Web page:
• PACIFIC BEACH SHORE CLUBThe kind of place you love to hate/hate to love. This beachside bar is home to unbeatable drink deals, drawing in a fairly young and raucous crowd so don’t be surprised when you’re battling for a seat out on the deck with fresh-faced collegiates. But if you secure a coveted spot on the patio, soak in the view with a red bull vodka slushie in hand. (4343 Ocean Blvd in Pacfic Beach)
  • MAVERICKS BEACH CLUB – If you’re looking for an upgrade from PB Shore Club, head to Maverick’s for a good time that isn’t drowned out by blaring music. They have fairly decent brunches, but expect extremely long lines on the weekends. (860 Garnet Ave in Pacific beach)
  • THE TIN ROOFThe plain jane shotgun shack bar is a rowdy music venue with live acts, as well as a dancefloor powered by American Top 40s hits. Keep the hangover at bay with some tasty bar bites that are served until 11 pm. (401 G St in Gaslamp Quarter)
  • LA PUERTA If you’re looking for a chill bite to eat before the party begins in the Gaslamp Quarter, check out La Puerto for margaritas and tacos while admiring a larger-than-life ofrenda dedicated to the 27 Club, famous celebrities who all passed at the age of 27. (560 Fourth Ave in Gaslamp Quarter)
  • CORONADO BREWING COMPANY – For over twenty years, the Chapman brothers have been serving up their hoppy coastal ales to adoring locals. In the wake of their success, four kid-friendly brewpubs have opened up. But for the original location, head to Coronado Island for solid American grub paired with award-winning beers. (170 Orange Ave on Coronado Island)

✱ CABRILLO NATIONAL MONUMENT IN POINT LOMA – Commemorating the legendary landing of Juan Rodriguez Cabrillo, the first European to set foot on the West Coast in 1542, this statue also marks one of the best places in all of Southern California to explore tidepool ecosystems during lowtide. (1800 Cabrillo Memorial Drive in Point Loma)

✱ WINDANDSEA BEACH – A lesser known beach in La Jolla, raved about for being intimate and serene. This beach is perfect for a light stroll and/or beach photoshoots with no photobombers in sight. First come, first serve on the weekends. For street parking, type in the address: 6800 Neptune Place La Jolla, CA 92039.

✱ TORREY PINES GLIDERPORT – Adventure seekers can go either paragliding and hang gliding across the calming beachscapes of Southern California at the city-owned gliderport. You can also take a tandem flight with one of their skilled instructors. Those hanging back can check out the Cliffhanger Cafe, situated right one the seaside cliffs of Torrey Pines. (2800 Torrey Pines Scenic Drive in La Jolla)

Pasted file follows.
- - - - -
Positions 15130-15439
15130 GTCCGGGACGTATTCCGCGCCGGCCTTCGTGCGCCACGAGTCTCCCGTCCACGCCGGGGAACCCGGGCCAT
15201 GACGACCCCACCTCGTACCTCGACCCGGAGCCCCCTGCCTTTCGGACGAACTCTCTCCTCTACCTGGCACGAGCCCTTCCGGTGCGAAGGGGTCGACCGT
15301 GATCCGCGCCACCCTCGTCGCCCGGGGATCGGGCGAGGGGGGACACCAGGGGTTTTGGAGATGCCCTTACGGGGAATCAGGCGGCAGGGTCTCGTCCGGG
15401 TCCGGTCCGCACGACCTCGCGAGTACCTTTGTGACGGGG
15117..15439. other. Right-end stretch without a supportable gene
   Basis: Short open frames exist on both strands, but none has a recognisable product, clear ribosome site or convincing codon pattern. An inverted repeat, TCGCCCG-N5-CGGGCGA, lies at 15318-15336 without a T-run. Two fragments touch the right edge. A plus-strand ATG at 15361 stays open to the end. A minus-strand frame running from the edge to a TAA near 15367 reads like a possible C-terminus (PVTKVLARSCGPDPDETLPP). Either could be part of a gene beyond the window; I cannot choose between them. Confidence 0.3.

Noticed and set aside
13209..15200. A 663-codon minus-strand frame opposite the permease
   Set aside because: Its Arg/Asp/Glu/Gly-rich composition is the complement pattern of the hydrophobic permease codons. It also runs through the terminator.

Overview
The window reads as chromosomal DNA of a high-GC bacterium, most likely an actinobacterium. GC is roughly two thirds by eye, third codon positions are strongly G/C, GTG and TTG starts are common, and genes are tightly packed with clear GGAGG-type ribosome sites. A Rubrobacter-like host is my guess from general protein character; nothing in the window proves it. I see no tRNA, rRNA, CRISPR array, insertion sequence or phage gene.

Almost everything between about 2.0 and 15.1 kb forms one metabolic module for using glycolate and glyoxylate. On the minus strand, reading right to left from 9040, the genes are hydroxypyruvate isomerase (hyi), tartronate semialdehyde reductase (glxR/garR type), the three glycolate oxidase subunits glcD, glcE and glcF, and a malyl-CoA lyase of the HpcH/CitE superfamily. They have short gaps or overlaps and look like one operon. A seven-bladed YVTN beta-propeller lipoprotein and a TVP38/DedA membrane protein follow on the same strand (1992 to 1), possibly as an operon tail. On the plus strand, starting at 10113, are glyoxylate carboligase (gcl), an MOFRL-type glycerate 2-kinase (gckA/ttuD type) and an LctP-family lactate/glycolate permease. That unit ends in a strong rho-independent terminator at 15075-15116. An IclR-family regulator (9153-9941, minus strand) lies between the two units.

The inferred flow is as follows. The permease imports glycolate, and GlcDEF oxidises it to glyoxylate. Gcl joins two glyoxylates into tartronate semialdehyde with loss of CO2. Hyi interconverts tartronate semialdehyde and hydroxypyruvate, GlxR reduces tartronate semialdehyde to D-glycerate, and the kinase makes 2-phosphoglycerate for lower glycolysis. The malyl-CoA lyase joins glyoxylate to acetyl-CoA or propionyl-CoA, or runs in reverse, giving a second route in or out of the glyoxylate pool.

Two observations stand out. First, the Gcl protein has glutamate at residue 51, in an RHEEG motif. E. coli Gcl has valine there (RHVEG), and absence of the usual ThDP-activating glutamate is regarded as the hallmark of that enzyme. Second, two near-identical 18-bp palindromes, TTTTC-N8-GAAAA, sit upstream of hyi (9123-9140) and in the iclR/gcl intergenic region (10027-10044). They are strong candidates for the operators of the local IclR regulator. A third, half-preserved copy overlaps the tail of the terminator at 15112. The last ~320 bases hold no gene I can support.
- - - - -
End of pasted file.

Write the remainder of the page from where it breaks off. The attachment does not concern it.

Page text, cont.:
✱ KAYAK AROUND LA JOLLA  – Explore the La Jolla Sea Caves by way of kayak and catch a glimpse of sea lions in their natural habitat swimming around your vessel. They also offer a two-hour sunset tour.

✱ SURF DIVA SURF SCHOOL – Learn the beloved sport of Southern Californians at the West Coast’s largest surfing school. There are over 50 instructors ready to teach you some surfing basics within the span of 1, 2, or even 3 hours at San Diego’s best beginner’s surfing beach in La Jolla.

✱ PADDLE BOARD IN MISSION BAY – Cruise around Mission Bay while working on your core strength with a fun paddle boarding excursion. You can even paddle board with your pup at Paradise Point and Resort’s Marina.

✱ CHICANO PARKS OUTDOOR MURALS  – The resistance murals in Barrio Logan are part of the fabric of this neighborhood. These murals tell the story about how the predominantly Mexican-American and immigrant communities were wrongly displaced in 1969 to make room for the freeway and were never compensated fairly. The murals were declared a National Historic Landmark in 2017.

✱ FARMER’S MARKETS – Check out the many farmers markets in San Diego. Saturday is Little Italy (the largest one in the city), Sunday is Hillcrest (known for great selection), and Wednesday is Ocean Beach (known for its great people watching, crafts, and take-away food.)